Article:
Cobey Lusinger is a communication designer born and raised in the Texas Hill Country and currently based in Brooklyn. He likes to think about how written languages look and what their visual form can say beyond their semantic function.
        Cobey gets excited for publication and editorial design, motion graphics, film, and typeface design. He wishes to learn more about CG animation, copyright and IP law, American Sign Language, and the art of paper-making.

Some Projects
        And In the Vast City, an animated short based on the work of Russian avante-guarde illustrators.
         The Contemporary Androgyne : A Reader, an editorial design and bookbinding which conflicts with the parameters of prescribed layouts.
        Francis Picabia : Our Heads Are Round So Our Thoughts Can Change Direction, an exhibition identity concept based on MoMA’s original of the renowned copy-cat artist.
        Origin of Earth, a children’s book illustration and design for an origin tale of the world as told first by the Native American Tuskegee.
        Echo en abyme ( Dhalgren by Samuel R. Delany ), a type design and bookbinding concept for an infinitely readable book.

Project List

Animation Cache

        ModMag Conference, Magculture, 2019, moderated by Jeremie Leslie : Student introductory speaker for one-day conference on global contemporary magazine design and culture.
        Teaching Graphic Design, 2nd Edition, ed. Steven Heller, Allworth Press, 2017 : Work showcased for under-graduate branding design work as part of Heller’s catalog of contemporary graphic design curricula ( per Kevin Brainard, COLLINS ).
        Walsworth Yearbooks’ Gallery of Excellence Award, 2013, 2014 : Awarded The Mustang annual for its outstanding merit in editorial design, cover design, and photography for a high school yearbook.



Francis Picabia: Our Heads Are Round So Our Thoughts Can Change Direction

(concept not actualized)

Picabia mirrored the style of his contemporaries for most of his career as he adapted to the changing art movements of the early 20th century.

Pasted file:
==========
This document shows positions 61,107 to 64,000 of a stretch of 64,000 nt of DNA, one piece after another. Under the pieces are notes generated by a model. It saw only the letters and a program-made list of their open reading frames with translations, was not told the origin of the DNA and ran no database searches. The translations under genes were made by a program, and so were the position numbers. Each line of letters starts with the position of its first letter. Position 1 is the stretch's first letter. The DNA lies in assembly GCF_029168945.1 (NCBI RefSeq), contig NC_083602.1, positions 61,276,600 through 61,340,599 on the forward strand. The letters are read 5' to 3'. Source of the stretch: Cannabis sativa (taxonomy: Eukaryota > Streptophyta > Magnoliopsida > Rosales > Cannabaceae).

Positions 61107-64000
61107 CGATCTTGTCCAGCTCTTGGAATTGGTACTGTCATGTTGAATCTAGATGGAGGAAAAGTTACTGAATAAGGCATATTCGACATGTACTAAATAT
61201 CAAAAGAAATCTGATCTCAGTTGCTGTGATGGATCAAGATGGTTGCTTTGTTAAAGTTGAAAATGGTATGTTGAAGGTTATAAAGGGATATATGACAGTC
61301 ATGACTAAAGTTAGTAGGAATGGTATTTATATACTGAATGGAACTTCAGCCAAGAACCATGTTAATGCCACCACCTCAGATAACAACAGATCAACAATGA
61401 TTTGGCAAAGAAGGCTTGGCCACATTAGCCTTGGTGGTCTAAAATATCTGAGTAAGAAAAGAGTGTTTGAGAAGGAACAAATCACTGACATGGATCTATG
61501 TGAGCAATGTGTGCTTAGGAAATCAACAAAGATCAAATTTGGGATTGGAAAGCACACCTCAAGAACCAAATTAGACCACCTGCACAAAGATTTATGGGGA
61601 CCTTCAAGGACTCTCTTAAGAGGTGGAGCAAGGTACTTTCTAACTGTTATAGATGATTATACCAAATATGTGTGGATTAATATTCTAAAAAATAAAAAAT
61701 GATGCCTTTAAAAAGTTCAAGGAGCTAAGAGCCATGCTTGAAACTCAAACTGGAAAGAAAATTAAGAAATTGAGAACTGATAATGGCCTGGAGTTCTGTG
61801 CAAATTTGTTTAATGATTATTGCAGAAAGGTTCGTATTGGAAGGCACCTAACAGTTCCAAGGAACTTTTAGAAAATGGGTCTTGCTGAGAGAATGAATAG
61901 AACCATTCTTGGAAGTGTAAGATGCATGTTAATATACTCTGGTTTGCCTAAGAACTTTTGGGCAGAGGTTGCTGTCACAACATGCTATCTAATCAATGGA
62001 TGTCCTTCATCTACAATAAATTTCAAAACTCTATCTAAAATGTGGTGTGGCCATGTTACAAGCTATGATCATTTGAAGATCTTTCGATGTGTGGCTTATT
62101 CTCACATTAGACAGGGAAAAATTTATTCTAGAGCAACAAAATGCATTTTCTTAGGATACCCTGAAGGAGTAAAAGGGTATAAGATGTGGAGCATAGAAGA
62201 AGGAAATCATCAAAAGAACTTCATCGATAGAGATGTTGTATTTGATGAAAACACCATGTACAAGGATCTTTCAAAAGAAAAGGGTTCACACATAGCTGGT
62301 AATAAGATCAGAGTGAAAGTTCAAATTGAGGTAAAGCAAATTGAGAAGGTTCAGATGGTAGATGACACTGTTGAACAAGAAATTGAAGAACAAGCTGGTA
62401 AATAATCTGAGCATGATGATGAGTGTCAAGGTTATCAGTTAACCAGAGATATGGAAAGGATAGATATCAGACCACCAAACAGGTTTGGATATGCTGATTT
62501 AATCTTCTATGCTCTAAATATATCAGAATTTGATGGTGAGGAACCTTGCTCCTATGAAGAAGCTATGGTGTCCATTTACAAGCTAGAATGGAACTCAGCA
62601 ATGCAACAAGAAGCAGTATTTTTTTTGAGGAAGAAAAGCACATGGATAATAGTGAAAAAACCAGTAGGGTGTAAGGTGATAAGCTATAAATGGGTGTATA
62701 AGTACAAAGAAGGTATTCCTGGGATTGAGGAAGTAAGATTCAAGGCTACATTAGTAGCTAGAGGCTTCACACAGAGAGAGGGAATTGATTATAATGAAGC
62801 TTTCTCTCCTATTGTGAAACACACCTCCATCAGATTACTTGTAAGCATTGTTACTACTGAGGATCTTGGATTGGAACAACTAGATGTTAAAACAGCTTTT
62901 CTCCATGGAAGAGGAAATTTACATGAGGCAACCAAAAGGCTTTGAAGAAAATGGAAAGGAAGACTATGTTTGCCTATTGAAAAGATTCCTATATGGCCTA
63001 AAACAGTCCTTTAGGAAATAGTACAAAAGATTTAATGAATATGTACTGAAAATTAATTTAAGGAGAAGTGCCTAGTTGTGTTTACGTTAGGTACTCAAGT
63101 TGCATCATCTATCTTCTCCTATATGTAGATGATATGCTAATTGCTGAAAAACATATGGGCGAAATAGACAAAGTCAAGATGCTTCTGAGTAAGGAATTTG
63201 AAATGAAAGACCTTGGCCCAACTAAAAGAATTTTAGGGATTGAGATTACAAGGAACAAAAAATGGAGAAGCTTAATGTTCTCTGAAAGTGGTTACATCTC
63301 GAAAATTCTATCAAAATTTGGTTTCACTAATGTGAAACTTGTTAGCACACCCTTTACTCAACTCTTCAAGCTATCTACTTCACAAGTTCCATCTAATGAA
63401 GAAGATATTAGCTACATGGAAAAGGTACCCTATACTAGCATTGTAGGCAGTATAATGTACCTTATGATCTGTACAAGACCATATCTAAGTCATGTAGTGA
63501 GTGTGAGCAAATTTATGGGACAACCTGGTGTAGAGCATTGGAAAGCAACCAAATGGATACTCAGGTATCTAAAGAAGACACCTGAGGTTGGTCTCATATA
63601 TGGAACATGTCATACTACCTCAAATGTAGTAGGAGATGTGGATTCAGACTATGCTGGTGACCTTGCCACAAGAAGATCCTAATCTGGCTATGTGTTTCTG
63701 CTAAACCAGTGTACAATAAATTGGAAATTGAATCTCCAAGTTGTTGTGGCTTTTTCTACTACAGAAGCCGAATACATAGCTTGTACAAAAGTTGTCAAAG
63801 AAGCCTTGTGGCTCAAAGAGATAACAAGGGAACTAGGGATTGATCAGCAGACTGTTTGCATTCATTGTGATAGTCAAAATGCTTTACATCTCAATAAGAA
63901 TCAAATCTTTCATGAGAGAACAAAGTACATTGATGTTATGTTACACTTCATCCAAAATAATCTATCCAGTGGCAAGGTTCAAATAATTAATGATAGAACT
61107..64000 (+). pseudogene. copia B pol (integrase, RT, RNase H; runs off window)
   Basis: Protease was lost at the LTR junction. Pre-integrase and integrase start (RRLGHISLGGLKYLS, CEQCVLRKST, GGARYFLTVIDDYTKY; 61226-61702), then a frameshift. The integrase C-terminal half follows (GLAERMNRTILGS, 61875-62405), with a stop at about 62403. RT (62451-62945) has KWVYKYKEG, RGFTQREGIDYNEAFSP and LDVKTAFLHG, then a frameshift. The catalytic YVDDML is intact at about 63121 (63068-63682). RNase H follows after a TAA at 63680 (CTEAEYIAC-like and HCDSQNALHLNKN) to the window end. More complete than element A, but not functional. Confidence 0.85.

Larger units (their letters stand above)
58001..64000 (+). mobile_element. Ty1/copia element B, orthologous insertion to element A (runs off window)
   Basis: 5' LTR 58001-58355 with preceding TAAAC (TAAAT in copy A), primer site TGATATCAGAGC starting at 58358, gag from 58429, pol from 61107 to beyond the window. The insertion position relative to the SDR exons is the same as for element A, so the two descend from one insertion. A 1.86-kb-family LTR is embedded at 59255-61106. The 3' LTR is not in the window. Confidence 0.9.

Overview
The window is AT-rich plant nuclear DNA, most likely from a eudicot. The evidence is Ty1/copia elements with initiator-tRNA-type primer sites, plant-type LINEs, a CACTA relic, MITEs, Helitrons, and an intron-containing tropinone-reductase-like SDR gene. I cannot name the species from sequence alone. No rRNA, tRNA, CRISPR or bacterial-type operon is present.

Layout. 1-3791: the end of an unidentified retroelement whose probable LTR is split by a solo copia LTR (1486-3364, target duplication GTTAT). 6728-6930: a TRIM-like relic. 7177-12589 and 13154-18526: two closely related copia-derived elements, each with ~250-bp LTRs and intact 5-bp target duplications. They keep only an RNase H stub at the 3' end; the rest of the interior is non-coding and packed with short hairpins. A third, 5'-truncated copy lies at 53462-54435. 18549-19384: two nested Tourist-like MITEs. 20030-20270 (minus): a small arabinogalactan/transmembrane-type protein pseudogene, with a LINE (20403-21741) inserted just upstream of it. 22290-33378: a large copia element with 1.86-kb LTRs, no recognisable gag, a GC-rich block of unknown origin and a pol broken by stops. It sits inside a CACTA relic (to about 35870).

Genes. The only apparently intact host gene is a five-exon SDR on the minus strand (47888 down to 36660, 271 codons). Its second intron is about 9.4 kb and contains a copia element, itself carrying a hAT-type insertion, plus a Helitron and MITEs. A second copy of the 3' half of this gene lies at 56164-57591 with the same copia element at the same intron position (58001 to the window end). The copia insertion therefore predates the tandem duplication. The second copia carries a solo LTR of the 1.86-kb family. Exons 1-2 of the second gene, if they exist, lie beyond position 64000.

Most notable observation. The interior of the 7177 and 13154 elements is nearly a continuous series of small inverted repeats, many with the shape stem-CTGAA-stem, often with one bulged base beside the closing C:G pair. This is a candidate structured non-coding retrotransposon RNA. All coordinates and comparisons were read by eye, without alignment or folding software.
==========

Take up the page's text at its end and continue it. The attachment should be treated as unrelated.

An audience-focused typography exercise takes the form of an identity concept for Francis Picabia: Our Heads Are Round So Our Thoughts Can Change Direction which ran at MoMA in spring 2017. His exhibition identity concept was created for the Parsons Advanced Typography class taught by Kevin Brainard; this identity encompasses posters, environments, and collateral.
            The graphic system conveys MoMA’s focus on Picabia’s mastery of mimicry and a man of the moment by using reflective materials, variable type, and fluid forms that blend from one composition to the next.

the posters

When posited side-by-side, the posters act seamlessly as an infinite banner.

the exhibition space

Graphic elements like the ribbons act as visual connectors and wayfinders for the exhibition space wherein the direction of the wall-printed essays changes throughout, right-to-left or left-to-right.

the catalog

In the original exhibition text, the authors point out how particular paintings have multiple drafts layered underneath them, some of them with entirely different compositions. Indeed, toward the end of his career Picabia developped his own signature style by layering multiple transluscent paintings together.
            The design of the catalog draws from this idea.

This project is featured in Teaching Graphic Design, Second Edition, edited by Steven Heller, 2017︎, per Kevin Brainard’s class on Advanced Typography.

branding, poster, exhibition design
New York City

other projects